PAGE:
If you have moderate to profound hearing loss and are no longer benefitting from hearing aids, your Loyola audiologist or otolaryngologist may recommend a cochlear implant. Unlike a traditional hearing aid, a cochlear implant does not make sound louder or clearer; rather it bypasses the damaged parts of the auditory system and stimulates the nerve of hearing, allowing you to receive sound.
Loyola will work with you and your family to determine if you are a candidate for a cochlear implant. You will undergo testing to determine whether this treatment is appropriate for you. This testing may include:
- Audiologic testing
- CT scan (computed tomography)
- Medical examination
- MRI (magnetic resonance imaging)
- Psychological testing
If you and your Loyola doctor determine that a cochlear implant is right for you, the team caring for you will include your audiologist, an otologist or otolaryngologist, nursing staff, a psychologist and a speech-language pathologist.
The cochlear implant system contains two parts: the external processor and the internal implant. The external processor is worn behind the ear and includes a speech processor, a microphone and a battery compartment. The internal implant is surgically placed under the skin behind the ear. These two parts work together to allow you to perceive sound.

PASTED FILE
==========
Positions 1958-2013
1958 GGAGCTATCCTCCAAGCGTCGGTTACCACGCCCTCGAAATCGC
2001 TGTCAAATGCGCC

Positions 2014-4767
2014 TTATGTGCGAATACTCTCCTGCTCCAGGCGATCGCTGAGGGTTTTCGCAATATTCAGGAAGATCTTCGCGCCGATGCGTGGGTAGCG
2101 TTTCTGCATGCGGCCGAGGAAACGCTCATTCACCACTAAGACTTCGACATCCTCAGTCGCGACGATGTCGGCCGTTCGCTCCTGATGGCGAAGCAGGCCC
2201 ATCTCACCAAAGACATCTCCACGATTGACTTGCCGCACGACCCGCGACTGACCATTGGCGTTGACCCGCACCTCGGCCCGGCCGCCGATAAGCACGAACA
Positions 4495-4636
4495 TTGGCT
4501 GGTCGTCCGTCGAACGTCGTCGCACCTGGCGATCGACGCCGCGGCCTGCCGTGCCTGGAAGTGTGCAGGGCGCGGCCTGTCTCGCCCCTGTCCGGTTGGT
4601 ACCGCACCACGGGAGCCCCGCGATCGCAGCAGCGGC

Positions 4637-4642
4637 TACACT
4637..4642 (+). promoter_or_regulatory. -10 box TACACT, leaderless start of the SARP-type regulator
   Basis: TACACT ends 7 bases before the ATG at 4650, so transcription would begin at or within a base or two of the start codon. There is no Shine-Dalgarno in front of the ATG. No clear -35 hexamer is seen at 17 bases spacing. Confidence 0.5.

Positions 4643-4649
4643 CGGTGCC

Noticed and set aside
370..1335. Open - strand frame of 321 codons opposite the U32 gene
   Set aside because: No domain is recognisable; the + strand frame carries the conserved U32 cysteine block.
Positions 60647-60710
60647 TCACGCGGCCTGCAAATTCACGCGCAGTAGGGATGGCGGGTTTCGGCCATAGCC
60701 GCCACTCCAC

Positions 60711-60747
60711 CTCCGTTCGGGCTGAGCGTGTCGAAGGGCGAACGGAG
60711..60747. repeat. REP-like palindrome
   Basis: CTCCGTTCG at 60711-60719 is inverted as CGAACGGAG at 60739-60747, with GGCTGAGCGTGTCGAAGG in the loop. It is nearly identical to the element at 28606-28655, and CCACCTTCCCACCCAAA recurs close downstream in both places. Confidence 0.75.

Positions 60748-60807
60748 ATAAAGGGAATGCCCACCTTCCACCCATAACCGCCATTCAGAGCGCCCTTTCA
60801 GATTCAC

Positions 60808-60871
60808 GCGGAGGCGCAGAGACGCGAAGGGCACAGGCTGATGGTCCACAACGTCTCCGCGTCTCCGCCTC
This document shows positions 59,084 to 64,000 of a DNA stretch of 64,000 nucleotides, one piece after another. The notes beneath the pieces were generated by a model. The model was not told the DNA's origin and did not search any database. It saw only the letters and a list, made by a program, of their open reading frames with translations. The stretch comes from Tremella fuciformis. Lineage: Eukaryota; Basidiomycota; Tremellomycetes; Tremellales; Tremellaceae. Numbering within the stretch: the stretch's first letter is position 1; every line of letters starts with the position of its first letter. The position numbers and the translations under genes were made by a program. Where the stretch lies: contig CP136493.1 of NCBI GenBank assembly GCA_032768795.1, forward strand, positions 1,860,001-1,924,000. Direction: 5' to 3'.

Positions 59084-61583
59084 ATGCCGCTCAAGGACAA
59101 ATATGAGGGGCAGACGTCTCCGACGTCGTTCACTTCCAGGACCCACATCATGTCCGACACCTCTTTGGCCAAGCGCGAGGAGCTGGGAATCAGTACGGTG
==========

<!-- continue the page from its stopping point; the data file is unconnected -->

Cochlear implant surgery usually takes place in an outpatient setting under general anesthesia. During surgery, your surgeon will make a small incision behind your ear, exposing the cochlea. Then, an opening is made in the cochlea and the electrodes for your implant are inserted. The internal implant is then placed beneath the skin.
A few weeks after implantation, your surgical team will place your external processor, microphone and implant transmitter. Your Loyola audiologist will activate the implant. This is an historic occasion as it is the first time you will hear sounds through the implant.
Following your implant, you will participate in speech-language therapy to learn or relearn the sense of hearing. You will need time and practice to interpret the sounds created by the cochlear implant. Overwhelmingly, cochlear implant patients see improvement in their communication skills and find their quality of life to be greatly improved.